PALO ALTO, Calif. — It is still too soon to gauge the full economic impact of U.S. President Barack Obama’s implemented and proposed policies, but a preliminary read indicates limited short-term benefit at large long-term cost.
The administration is exploiting a crisis atmosphere to enact a vast agenda that would re-engineer the American economy — from autos and financial services to health care, energy and the distribution of income.
Obama outsourced the details of the $787 billion fiscal stimulus to Congress and, no surprise, the old barons of the House stuffed it with pork and social engineering. Several months later, only 4 percent to 6 percent of the funds have been spent, and the federal government is browbeating state governments.
For example, it has demanded that California rescind a small pay cut for some unionized workers or lose $7 billion in stimulus funds. Intervening in contractual relations ex post facto to enforce union demands is an emerging characteristic of the administration.
The foreclosure relief plan is off to an even slower start, and is likely to run into numerous problems concerning how to rework delinquent mortgages without inducing a lot more delinquencies.
So, score the stimulus a very expensive, largely wasted opportunity. Instead, Obama could, for example, have suspended the payroll tax for a year, getting money directly into people’s pockets quickly and decreasing the need for firms to lay off workers.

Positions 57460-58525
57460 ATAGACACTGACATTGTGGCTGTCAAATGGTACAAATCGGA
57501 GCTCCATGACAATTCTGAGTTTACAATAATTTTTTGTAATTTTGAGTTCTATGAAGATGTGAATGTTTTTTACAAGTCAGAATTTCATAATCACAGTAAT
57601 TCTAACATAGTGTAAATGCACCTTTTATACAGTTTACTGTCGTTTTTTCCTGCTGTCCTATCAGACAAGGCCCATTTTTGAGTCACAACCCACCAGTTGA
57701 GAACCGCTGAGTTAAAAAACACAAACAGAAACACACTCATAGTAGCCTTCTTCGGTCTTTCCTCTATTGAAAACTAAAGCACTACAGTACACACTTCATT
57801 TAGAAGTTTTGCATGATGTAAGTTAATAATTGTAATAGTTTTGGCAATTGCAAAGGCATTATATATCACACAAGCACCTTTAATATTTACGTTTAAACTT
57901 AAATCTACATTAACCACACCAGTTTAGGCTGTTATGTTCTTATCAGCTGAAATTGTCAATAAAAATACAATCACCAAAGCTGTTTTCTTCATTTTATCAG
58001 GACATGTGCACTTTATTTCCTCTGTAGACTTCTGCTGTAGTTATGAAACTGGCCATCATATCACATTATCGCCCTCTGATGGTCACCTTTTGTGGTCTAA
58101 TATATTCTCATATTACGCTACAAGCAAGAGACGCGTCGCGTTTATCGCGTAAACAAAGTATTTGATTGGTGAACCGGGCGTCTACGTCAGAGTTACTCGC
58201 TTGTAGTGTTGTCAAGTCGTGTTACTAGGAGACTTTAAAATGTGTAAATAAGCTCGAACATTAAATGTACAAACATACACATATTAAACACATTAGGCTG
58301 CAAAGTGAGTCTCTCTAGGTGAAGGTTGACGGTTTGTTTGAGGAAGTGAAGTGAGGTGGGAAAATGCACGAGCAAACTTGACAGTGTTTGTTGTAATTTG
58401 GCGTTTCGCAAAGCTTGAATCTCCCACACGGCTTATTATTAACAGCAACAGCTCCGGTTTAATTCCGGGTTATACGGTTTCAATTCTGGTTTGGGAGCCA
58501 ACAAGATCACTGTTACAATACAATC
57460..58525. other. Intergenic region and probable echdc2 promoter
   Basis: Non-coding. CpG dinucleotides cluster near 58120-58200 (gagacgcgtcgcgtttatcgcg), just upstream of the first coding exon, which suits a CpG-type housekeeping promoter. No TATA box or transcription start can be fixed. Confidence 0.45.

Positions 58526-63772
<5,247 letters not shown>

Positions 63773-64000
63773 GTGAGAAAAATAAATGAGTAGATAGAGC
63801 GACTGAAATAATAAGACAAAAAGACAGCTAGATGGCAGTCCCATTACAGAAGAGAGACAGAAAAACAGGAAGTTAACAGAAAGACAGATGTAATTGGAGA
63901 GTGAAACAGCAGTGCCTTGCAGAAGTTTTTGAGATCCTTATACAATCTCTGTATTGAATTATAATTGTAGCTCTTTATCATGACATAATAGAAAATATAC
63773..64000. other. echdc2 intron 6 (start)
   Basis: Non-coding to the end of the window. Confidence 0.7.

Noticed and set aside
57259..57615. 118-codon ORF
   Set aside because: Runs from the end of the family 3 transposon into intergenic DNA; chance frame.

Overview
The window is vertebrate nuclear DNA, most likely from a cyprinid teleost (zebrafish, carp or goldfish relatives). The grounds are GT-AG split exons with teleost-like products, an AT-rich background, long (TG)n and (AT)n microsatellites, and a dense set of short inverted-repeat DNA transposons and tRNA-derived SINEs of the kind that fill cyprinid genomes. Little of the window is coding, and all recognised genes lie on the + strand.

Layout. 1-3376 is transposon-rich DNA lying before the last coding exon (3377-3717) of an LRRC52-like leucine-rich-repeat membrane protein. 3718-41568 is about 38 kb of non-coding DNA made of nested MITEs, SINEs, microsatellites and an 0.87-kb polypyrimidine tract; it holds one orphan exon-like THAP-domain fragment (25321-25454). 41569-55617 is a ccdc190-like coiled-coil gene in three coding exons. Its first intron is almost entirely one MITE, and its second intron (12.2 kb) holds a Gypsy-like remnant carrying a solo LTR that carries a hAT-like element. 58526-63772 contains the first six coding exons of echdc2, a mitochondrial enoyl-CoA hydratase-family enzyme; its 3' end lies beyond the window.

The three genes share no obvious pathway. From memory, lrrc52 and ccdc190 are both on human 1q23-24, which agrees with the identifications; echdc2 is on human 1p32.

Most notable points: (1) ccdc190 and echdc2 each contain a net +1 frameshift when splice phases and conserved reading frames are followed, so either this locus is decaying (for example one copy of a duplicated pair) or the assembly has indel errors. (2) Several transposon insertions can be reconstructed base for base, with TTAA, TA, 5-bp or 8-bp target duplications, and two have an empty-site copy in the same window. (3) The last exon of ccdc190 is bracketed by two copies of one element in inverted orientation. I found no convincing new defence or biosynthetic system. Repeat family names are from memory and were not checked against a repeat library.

Obama’s long-run budget calls for much higher spending, higher taxes and an explosion of debt that will crowd out borrowing in capital markets by private companies, state and local governments, and developing countries. Obama would add $6.5 trillion to the U.S. national debt, more than all past presidents combined.
That is in addition to explicit tax hikes on income, capital gains and dividends, and implicit ones on energy via cap-and-trade, etc. It appears that the Obama strategy is to “stuff the beast” (mirror image of the tax-cutting “starve the beast” philosophy attributed to some of President Ronald Reagan’s advisers), by initiating massive spending and hiding the true cost from citizens. The large deficits will eventually force much higher taxes, such as a national value-added tax similar to those in Europe, or gigantic increases in everyone’s income taxes.
The Federal Reserve lowered its target federal funds rate to zero before Obama was inaugurated, and it initiated many programs to try to revive credit markets, with mixed results. The commercial paper facility has helped while others seem to have gotten off to less sanguine starts. The Fed’s independence is a key component of its anti-inflation credibility. A key test for Obama will be to support the Fed’s efforts to withdraw the liquidity before substantial inflation pressures assert themselves several years from now.
The Obama administration also seems to be heading toward regulating derivatives and financial institutions deemed too big to fail. America does need a clearinghouse for derivatives, and a much higher percentage of derivative trading should take place on exchanges, rather than bilaterally over the counter.